• Place a light in the middle of the START/STOP button or perhaps make a lighted ring around the START/STOP button. Even changing the stand by light above the START/STOP button so it glows green when the machine is ready would be helpful. Many users, including myself, would likely be less inclined to try pressing a button that is red.
  • Subdivide the icons with some additional iconography to indicate COFFEE and MAINTENANCE. COFFEE could be represented by a coffee icon like it is now, and MAINTENANCE could be indicated by a wrench or similar item.
  • Eliminate the FILL WATER icon entirely. The only reason I can see for including this icon is that the tank is on the back of the machine and the product designers figured it would be a better UX if someone didn't have to actually turn the machine or look to see that the water needed replenishment.
  • Instead of having the START/STOP button initiate the manual dispensing process that adjusts the strength of the coffee, add a '+' button that lights up only when the manual option is available, which happens right now after a certain amount of time has passed
The "one-button" design goal is admirable, but the START/STOP button is doing at least three things here: START, STOP, and INITIATE MANUAL MODE. This is "button overload" in my opinion, a consequence of dictating the UI of the machine according to aesthetic considerations rather than functional ones. I would have included sufficient buttons to provide a solid UX before addressing aesthetic concerns. If manual control of beverage strength was desired, allowing the user to specify this and store it would have been a good way to preserve the "one button" design. There would be other buttons, but the "one button" becomes the button that MAKES THING HAPPEN instead of the ONLY BUTTON on the machine.

Grocery List

Learned essential jQuery and decided to improve a list exercise by writing a shopping list creator. After entering the quantity and type of item you are planning to get, you click on ADD to create the list. You can also remove an item by clicking on it. This list is fairly dumb in that it can't discern the type of data entered into the fields right now. The next step will be to add a function to check that quantity is a number and not a string, returning an error message if the user does not input a quantity or a quantity that appears to be too high and thus an error. The ability to specify if a quantity is meant to represent number or weight is also another jQuery function I intend to learn.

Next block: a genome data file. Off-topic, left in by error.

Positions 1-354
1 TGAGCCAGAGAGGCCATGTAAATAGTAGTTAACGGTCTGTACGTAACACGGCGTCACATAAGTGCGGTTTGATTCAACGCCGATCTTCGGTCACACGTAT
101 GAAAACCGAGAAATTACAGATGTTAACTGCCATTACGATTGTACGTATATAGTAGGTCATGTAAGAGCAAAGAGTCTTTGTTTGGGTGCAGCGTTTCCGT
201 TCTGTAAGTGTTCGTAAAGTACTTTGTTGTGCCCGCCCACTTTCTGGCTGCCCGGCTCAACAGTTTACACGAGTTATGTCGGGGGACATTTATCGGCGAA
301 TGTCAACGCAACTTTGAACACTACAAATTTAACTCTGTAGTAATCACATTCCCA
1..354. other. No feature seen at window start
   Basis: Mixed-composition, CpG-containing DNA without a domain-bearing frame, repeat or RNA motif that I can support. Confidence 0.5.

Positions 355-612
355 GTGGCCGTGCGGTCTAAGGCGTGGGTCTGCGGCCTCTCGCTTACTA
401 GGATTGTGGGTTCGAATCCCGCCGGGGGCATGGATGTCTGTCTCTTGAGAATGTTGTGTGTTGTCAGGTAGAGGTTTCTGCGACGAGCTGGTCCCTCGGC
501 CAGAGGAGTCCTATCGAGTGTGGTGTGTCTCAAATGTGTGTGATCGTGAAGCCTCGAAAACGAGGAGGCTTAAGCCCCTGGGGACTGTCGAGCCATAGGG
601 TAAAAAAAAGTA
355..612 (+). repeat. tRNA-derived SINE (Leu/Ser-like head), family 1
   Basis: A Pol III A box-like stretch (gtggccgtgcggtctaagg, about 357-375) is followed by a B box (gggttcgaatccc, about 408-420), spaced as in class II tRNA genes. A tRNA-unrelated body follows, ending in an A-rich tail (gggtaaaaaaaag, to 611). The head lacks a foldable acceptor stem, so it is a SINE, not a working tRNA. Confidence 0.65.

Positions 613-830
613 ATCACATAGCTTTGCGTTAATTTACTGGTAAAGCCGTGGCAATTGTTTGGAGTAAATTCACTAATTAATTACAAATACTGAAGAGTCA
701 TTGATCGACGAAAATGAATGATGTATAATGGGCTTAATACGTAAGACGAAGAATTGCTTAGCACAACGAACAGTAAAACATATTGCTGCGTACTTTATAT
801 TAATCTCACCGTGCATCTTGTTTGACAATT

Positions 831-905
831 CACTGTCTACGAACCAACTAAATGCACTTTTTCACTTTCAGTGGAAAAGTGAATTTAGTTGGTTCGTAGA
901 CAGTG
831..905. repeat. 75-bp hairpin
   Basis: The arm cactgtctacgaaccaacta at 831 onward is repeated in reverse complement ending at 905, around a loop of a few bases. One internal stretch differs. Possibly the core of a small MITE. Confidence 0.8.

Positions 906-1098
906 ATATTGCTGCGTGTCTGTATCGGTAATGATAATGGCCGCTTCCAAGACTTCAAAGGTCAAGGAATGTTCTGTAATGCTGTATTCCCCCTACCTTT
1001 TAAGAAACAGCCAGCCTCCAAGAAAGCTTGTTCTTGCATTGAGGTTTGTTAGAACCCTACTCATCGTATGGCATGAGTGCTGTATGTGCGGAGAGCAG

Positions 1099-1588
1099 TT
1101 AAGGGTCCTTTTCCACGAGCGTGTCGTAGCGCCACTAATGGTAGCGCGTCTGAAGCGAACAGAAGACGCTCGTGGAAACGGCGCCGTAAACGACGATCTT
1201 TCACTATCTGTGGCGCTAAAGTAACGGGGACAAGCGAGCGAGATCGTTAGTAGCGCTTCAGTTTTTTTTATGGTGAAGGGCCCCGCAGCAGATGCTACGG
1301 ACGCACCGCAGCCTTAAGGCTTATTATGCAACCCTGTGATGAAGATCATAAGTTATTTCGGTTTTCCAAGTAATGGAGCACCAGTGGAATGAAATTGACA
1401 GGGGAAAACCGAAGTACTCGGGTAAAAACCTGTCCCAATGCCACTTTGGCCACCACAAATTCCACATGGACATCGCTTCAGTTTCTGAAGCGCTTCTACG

No Argonauts for this JSON

Reached a point where the number of posts on my twitter photo blog was becoming hard to manage, I decided I needed to figure out a way to organize my work efficiently. Having almost 800 photos in my flickr stream meant that creating a database manually by copying names was going to be time consuming. Knowing that Flickr and programmers had surely taken care of this obstacle, I decided to investigate the flickr API and found a list of photos by photoset method. Using the data generated by this method was a challenge at first. I initially tried to use the XML output but struggled to create a usable list. I then decided to use the JSON output, which until this project I was unfamiliar with. After creating the list I recognized the object and array structure (see below, some values redacted) including the title variable that I wanted.
var ChicagoList = { "photo": [ { "id": "7827394778", "secret": "------", "server": "7249", "farm": 8, "title": "Hilliard Towers", "isprimary": 1 }, { "id": "7827395476", "secret": "------", "server": "7107", "farm": 8, "title": "Hilliard Towers 2", "isprimary": 0 }, { "id": "7898311488", "secret": "------", "server": "8448", "farm": 9, "title": "Diversey Brown Line", "isprimary": 0 }, ..... { "id": "7827407022", "secret": "------", "server": "8296", "farm": 9, "title": "Typical concrete condo Chicago", "isprimary": 0 } ] };
Using one of my old console.log loops for examining data, I created a short program using bracket notation to access each object (photo) in the list array in sequence and its name variable. I then logged the names to the console and copied the list into a spreadsheet.
for (var i = 0 ; i < 170; i ++) { console.log(ChicagoList.photo[i].title); }

This was a quick and dirty method though, but it did the job. I used the "for loop" which ran for longer than the dataset to ensure I didn't lose anything. A "while" loop would have been cleaner and I had used file analysis loops like that in AutoLISP. Now that I am concluding Javascript review my next step is to move onto jQuery and AJAX so that I can generate my photo lists server side on my website. I could then provide galleries covering each of my cities on single pages so that people could easily browse my collection from my own website, since I am limited to 30 photos per page as per the conditions of using my non-commercial flickr API key. Wish me luck.